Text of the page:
I don’t care what anyone says, but on my bookshelf, Jerusalem has found a permanent spot as a go-to book. With all due respect to Marco Canora, I think some of his criticism (while judging this year’s Piglet contest) of the book was a little, well, I’m not sure what to call it, but I was genuinely surprised by some of his criticism. But then again, some of the criticism of the books being judged struck me as odd. Adam Roberts makes a good point when he says, some people’s garbage is other people’s treasure. Also, I’m pretty sure you can get sumac at Kalustyan’s and it’s so worth having in your spice pantry.

I get it – some of the recipes, should be more specific, and in that, the critique holds valid. Yes, it’s better to say how much salt and pepper in the ingredients if you do give a measure for it later in instructions. I’m not going to challenge that. What I am going to challenge, perhaps, is that the food, in and of itself, is gorgeous, celebratory, lush, full of joy and love, and Canora makes no mention of it. And while the recipes might have used a slightly more thorough edit, the food, in and of itself, is what truly makes this book a treasure.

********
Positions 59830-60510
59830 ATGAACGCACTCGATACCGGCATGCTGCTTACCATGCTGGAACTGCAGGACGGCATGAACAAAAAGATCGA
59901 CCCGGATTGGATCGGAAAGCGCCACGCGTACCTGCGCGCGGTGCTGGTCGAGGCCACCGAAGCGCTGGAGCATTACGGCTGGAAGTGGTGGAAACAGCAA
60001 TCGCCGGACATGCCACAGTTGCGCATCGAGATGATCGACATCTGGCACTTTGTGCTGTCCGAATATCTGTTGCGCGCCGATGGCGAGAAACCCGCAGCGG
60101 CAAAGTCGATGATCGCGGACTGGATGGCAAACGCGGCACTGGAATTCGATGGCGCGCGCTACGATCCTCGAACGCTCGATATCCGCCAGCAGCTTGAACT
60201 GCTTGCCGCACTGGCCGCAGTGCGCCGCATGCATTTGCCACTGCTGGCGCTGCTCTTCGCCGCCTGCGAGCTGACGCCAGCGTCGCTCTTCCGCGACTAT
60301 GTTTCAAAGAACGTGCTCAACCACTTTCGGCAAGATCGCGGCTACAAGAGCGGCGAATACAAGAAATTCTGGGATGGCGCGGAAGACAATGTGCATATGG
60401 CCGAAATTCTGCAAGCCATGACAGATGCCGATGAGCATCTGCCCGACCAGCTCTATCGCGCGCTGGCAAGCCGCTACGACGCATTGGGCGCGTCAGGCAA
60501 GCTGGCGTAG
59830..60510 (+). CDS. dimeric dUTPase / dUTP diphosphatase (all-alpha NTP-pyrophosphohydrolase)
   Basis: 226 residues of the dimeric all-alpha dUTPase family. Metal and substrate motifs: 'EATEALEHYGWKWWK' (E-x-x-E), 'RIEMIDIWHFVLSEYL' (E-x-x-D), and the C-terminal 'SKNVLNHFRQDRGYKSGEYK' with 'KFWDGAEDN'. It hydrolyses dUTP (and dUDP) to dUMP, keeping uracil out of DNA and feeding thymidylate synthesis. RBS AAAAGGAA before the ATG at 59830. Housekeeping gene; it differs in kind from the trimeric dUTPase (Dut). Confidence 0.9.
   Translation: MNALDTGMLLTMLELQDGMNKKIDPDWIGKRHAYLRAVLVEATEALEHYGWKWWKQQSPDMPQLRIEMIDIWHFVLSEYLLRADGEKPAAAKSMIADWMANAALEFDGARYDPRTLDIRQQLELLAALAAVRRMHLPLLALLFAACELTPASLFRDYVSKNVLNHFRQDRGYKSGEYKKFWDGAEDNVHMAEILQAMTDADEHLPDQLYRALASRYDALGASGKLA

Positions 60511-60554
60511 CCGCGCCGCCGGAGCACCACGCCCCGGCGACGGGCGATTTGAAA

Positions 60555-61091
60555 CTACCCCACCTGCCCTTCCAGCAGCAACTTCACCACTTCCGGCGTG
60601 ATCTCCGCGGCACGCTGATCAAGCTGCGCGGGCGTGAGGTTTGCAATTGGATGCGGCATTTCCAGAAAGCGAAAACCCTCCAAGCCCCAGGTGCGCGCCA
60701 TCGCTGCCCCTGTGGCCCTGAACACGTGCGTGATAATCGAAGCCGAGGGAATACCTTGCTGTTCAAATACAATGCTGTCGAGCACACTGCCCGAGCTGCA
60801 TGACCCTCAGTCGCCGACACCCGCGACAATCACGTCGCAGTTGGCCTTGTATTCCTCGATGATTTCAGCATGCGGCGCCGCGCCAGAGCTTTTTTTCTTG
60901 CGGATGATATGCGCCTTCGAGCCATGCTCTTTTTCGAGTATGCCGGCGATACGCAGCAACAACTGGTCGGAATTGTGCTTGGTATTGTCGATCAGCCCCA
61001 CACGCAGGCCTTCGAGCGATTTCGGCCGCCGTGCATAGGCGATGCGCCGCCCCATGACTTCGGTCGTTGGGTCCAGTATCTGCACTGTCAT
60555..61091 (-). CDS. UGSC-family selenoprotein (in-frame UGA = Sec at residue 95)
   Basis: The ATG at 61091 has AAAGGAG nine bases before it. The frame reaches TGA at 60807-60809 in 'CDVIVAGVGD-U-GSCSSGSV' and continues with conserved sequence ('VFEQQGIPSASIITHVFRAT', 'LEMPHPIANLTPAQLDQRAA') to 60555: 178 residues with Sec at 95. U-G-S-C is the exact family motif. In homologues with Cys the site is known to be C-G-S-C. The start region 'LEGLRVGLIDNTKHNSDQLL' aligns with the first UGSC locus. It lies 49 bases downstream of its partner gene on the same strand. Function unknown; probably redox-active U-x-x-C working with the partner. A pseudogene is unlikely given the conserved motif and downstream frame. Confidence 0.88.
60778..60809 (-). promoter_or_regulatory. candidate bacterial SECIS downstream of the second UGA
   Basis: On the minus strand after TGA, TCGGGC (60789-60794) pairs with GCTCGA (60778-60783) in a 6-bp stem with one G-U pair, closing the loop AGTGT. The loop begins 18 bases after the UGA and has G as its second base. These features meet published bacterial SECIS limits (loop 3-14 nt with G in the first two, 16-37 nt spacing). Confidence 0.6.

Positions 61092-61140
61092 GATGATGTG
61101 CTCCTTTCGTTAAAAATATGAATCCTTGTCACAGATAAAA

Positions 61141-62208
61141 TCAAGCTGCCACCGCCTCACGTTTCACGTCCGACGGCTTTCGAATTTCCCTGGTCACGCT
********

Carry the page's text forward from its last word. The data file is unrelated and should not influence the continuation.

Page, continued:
I approach writing about food on this blog simply: If I see a good recipe, whether it’s something I’ve tested on my own in the kitchen, or cooked from a book, I’m going to share it with you because I feel that the only recipes worth sharing and writing about are the ones you want to shout about from tops of mountains, or in the case of living in New York – buildings. And Roasted Chicken Thighs with Clementines is one such recipe.